In still another aspect, a tool for use in a wellbore is disclosed that includes a tool body that contains therein a heat-generating element, a heat conduction device that includes at least one anisotropic nanocomposite element coupled to the heat generating element for conducting heat away from the heat-generating element along a selected direction, and a heat absorbing element coupled to the heat conduction device for absorbing heat from the anisotropic nanocomposite element.

Examples of the more important features of a system for monitoring and controlling production from wells have been summarized rather broadly in order that the detailed description thereof that follows may be better understood, and in order that the contributions to the art may be appreciated. There are, of course, additional features that will be described hereinafter and which will form the subject of the claims.

BRIEF DESCRIPTION OF THE DRAWINGS

The disclosure is best understood with reference to the accompanying figures in which like numerals generally refer to like elements, and in which:

FIG. 1 is an illustration of an oil well having a downhole tool suspended from a wireline;

FIG. 2 is a schematic representation of a first embodiment of the disclosure including a heat generating element, a heat absorbing element, and a nanocomposite element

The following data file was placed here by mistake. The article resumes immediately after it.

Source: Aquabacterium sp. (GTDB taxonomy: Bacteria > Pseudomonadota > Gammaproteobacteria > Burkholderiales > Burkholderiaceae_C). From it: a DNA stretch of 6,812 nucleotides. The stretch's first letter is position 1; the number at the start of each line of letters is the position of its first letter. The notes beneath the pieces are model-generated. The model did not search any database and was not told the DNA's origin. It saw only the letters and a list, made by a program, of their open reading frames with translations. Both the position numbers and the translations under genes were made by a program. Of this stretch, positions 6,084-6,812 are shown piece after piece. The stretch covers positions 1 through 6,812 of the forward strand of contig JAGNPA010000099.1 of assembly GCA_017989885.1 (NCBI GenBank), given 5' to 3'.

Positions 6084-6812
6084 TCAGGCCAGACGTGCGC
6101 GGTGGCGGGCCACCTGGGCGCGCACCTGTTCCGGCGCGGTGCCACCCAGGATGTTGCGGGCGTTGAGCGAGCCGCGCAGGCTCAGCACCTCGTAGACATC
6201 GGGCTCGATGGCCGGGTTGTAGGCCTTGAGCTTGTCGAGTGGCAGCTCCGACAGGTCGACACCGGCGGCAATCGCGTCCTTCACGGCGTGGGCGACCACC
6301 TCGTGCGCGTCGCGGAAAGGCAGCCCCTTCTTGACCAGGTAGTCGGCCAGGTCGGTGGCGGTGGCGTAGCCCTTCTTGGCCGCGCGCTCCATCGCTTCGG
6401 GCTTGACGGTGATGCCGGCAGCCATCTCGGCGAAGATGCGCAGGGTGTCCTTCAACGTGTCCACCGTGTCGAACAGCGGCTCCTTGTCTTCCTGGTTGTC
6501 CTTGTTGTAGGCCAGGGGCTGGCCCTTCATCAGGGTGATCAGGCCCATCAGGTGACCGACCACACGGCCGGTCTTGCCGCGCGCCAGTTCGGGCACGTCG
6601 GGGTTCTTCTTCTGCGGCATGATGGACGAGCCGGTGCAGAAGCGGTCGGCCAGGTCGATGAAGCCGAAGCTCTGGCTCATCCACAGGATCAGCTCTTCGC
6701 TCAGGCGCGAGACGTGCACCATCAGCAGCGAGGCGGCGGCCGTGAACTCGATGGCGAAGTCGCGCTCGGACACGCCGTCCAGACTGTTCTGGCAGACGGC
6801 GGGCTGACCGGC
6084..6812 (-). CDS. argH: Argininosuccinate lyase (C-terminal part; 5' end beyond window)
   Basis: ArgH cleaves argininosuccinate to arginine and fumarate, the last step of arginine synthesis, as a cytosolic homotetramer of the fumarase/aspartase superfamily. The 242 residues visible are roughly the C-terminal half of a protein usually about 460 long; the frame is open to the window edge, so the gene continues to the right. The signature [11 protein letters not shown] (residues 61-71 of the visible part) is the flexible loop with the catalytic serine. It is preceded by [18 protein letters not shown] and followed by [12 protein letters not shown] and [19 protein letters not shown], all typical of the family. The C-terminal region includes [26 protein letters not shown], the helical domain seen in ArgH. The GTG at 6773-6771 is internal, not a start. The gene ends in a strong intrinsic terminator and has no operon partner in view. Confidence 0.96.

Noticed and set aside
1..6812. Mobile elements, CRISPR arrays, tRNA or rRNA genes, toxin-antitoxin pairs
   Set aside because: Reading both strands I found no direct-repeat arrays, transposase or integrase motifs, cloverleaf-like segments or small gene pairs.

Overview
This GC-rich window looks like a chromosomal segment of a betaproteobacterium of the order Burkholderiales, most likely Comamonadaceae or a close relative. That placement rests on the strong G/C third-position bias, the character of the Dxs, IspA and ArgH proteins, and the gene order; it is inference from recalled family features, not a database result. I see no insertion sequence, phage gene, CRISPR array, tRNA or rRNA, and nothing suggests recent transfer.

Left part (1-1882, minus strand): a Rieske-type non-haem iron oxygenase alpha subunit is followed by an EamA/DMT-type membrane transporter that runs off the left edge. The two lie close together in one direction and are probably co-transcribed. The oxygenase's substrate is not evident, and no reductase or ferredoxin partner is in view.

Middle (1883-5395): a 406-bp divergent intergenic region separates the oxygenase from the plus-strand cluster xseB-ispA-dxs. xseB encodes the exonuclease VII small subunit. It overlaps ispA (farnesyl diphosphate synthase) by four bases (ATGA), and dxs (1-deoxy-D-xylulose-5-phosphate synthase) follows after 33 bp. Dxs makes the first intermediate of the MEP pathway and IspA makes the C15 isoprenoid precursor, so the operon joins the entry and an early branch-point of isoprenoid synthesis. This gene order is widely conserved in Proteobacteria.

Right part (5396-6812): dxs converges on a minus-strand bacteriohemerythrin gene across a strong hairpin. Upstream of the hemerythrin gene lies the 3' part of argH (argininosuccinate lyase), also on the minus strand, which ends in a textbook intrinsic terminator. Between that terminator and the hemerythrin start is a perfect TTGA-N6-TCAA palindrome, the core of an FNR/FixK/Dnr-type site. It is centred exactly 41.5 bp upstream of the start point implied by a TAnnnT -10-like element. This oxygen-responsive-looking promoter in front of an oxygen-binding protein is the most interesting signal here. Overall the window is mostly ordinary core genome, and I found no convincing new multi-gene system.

FIG. 3 is a schematic representation of a second embodiment of the disclosure further including a powered heat transfer device, a power source and a controller;

FIG. 4 is a schematic representation of part of a downhole tool showing an embodiment of the disclosure wherein heat from heat generating element is transferred to a heat absorbing element by means of a nanocomposite; and

FIG. 5 is a schematic representation of a similar embodiment to FIG. 4 except that the tool casing or chassis functions as the heat absorbing element.

DETAILED DESCRIPTION

FIG. 1 is a schematic illustration of a well logging system that shows a downhole tool 104 conveyed in a wellbore 102 by a wireline 101. The wellbore is shown penetrating through a geological formation 103. The tool 104 includes one or more sensors 106 for estimating a parameter of interest of the wellbore and/or the formation 103. The tool 104 includes a control unit 108 that may include a processor, data storage medium, programs and models that are used by the processor to control the operation of the tool 104 and to process the data and signals. The control unit 108 is in data communication with a surface control unit 110, which may be a computer-based system that provides instructions to the control unit 108, receives data from the control unit 108 and processes the received data to estimate one or more properties of the wellbore 102 and/or the formation 103. Alternatively, the tool 104 may be conveyed in the wellbore via a slick line or any other suitable conveying member. The tool 104 may be a drilling 104 may be a single tool or a combination of tools assembly that is conveyed in the well by a jointed tubular or a coiled-tubing. Also, tool arranged in any desired manner.